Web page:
GOP says House votes will take place despite Hurricane Florence

GOP leaders said Tuesday they will move forward with planned votes in the House this week as they continue to monitor Hurricane Florence, expected to be one of the strongest storms to hit the Carolinas and Virginia in decades.

“Members are advised that — due to the important nature of votes expected on the Floor and in committee this week — there are no changes to the House schedule at this time,” Majority Leader Kevin McCarthyKevin Owen McCarthyWatchdog: Custodial staff alleged sexual harassment in lawmakers' offices John Legend, Chrissy Teigen lash out at Trump at Dem retreat Republicans call for ex-Trump lawyer Cohen to be referred to DOJ MORE (R-Calif.), who controls the House floor schedule, emailed lawmakers.

“Members are encouraged to be in DC and voting so that we can move through our legislative work as quickly as possible,” McCarthy added. “We will continue to monitor Hurricane Florence and send further updates as needed.”

His email came minutes after The Hill published a story saying that GOP leaders were weighing whether to cancel votes for the entire week, as Hurricane Florence prompted evacuation orders for more than 1 million people along the coasts and threatened to disrupt air travel across the country.

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House lawmakers already are facing a truncated, Wednesday-through-Friday workweek. The lower chamber was not in session Monday or Tuesday in honor of the Rosh Hashana Jewish holiday.

But several lawmakers from the Carolinas, including Reps. Walter JonesWalter Beaman JonesNorth Carolina reporter says there could be 'new crop' of GOP candidates in 9th Congressional District race House pays tribute to Walter Jones GOP leader presses Trump to agree to border deal MORE (R-N.C.) and Mark MeadowsMark Randall MeadowsWashington in frenzy over release of Mueller report Overnight Health Care: DOJ charges doctors over illegal opioid prescriptions | Cummings accuses GOP of obstructing drug pricing probe | Sanders courts Republican voters with 'Medicare for All' | Dems probe funding of anti-abortion group Cummings accuses Oversight Republicans of obstructing drug price probe MORE (R-N.C.), and Rep. Dave Brat (R-Va.) said they are planning to ride out the storm in their districts this week so they could better coordinate local, state and federal resources.

Two powerful North Carolina Republicans, Chief Deputy Whip Patrick McHenryPatrick Timothy McHenryDems challenge bank CEOs on post-crisis reforms Wells Fargo CEO steps down amid calls for removal House panel approves marijuana banking bill MORE and Republican Study Committee Chairman Mark WalkerBradley (Mark) Mark WalkerMembers spar over sexual harassment training deadline Colorado state senators plan to introduce bill to let NCAA athletes get paid Republicans offer 'free market alternative' to paid family leave MORE, were monitoring the storm and had not decided whether to stay in their districts this week or return to Washington, their spokesmen said.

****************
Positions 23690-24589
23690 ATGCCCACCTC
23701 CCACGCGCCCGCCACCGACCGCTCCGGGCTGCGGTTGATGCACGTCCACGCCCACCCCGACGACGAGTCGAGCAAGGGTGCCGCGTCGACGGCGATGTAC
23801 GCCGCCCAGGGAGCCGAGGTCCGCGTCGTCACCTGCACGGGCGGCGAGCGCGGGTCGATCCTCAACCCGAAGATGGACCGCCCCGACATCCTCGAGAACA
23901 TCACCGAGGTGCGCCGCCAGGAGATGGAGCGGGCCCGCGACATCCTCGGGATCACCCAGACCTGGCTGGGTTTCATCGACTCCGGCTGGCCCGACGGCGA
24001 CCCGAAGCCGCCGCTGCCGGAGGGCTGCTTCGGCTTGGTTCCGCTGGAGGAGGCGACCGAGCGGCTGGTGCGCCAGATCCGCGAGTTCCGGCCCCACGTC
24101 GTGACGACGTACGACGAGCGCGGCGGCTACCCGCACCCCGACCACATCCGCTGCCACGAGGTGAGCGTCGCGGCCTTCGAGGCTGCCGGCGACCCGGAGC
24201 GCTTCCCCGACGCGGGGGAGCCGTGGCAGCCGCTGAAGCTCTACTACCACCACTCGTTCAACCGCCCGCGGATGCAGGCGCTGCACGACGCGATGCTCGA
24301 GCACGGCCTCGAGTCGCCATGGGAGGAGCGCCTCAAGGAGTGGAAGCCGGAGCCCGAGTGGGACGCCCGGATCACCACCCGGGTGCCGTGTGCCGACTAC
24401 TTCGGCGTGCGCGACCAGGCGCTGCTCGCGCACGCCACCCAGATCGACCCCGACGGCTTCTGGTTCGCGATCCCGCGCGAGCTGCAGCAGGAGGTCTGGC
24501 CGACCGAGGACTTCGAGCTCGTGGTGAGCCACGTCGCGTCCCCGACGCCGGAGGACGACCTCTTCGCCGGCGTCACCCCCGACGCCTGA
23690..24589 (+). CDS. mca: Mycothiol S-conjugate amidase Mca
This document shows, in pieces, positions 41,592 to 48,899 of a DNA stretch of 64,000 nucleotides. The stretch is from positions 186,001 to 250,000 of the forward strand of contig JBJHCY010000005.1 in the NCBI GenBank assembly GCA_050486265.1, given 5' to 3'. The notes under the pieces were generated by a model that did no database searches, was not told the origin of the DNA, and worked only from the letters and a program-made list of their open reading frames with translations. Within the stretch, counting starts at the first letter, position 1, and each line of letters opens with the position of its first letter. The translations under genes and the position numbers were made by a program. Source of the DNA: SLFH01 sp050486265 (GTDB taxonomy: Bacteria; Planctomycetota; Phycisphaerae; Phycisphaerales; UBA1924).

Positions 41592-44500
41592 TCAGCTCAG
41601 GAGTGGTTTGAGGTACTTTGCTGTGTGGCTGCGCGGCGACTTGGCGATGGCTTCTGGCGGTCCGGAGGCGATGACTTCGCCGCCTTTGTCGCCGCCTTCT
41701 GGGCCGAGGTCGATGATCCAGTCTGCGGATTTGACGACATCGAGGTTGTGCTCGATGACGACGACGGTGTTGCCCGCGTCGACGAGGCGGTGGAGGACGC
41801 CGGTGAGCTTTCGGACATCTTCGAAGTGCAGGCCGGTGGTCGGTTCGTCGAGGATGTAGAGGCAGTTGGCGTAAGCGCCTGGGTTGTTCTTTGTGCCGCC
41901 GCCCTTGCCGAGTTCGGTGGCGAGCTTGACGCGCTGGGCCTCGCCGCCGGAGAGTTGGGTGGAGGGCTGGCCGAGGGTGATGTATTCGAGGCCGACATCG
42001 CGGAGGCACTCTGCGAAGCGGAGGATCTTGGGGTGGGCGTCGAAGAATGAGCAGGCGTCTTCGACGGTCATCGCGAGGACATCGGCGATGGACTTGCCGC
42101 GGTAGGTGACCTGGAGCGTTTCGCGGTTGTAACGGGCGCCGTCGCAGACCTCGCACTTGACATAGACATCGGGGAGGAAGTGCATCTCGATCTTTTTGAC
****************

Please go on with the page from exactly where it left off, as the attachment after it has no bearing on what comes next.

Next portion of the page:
Canceling the workweek could pose additional problems for House Republicans’ agenda less than two months before the critical midterm elections. Because the lower chamber will be on recess all of next week for Yom Kippur, there are just seven legislative days remaining in the month of September.

GOP leaders are racing to pass a series of spending packages needed to avert a government shutdown on Sept. 30. The House had planned to pass the first such package this week after House and Senate negotiators reached a deal on energy and water, military construction and Veterans Affairs, and legislative branch appropriations bills.

House leaders had also hoped to pass a final version of a water infrastructure bill this week after bipartisan leaders struck an agreement on Monday. Congress also must reauthorize the Federal Aviation Administration before a deadline at the end of the month.

“We’re in wait-and-see mode right now but we just don’t have a lot of time,” said one GOP congressman's chief of staff. “The fewer days Congress has to vote, the more pressure builds before October.”

Leadership sources said Tuesday they are prepared to move forward with votes despite absences from a handful of members who represent states impacted by the storm. In addition to the so-called minibus, legislation that would make changes to the Affordable Care Act’s employer mandate is expected to come to the floor this week.

Hurricane Florence, which is now a Category 4 hurricane with sustained winds at about 130 mph, is expected to strike the Carolinas and Virginia on Thursday night or Friday morning before it continues inland. On Monday night, President TrumpDonald John TrumpButtigieg on Mueller report: 'Politically, I'm not sure it will change much' Sarah Sanders addresses false statements detailed in Mueller report: 'A slip of the tongue' Trump to visit Japan in May to meet with Abe, new emperor MORE approved emergency declarations for North and South Carolina ahead of the storm.

People living in coastal areas of North Carolina, South Carolina and Virginia already have been ordered to evacuate due to threats of high winds, the storm surge and flooding. The already saturated Washington, D.C., region is also expected to be hit with additional heavy rainfall from the storm.

On Tuesday morning, Mayor Muriel Bowser declared a state of emergency in Washington, D.C., as the city prepares for possible flooding and power outages.

--This report was updated at 2:44 p.m.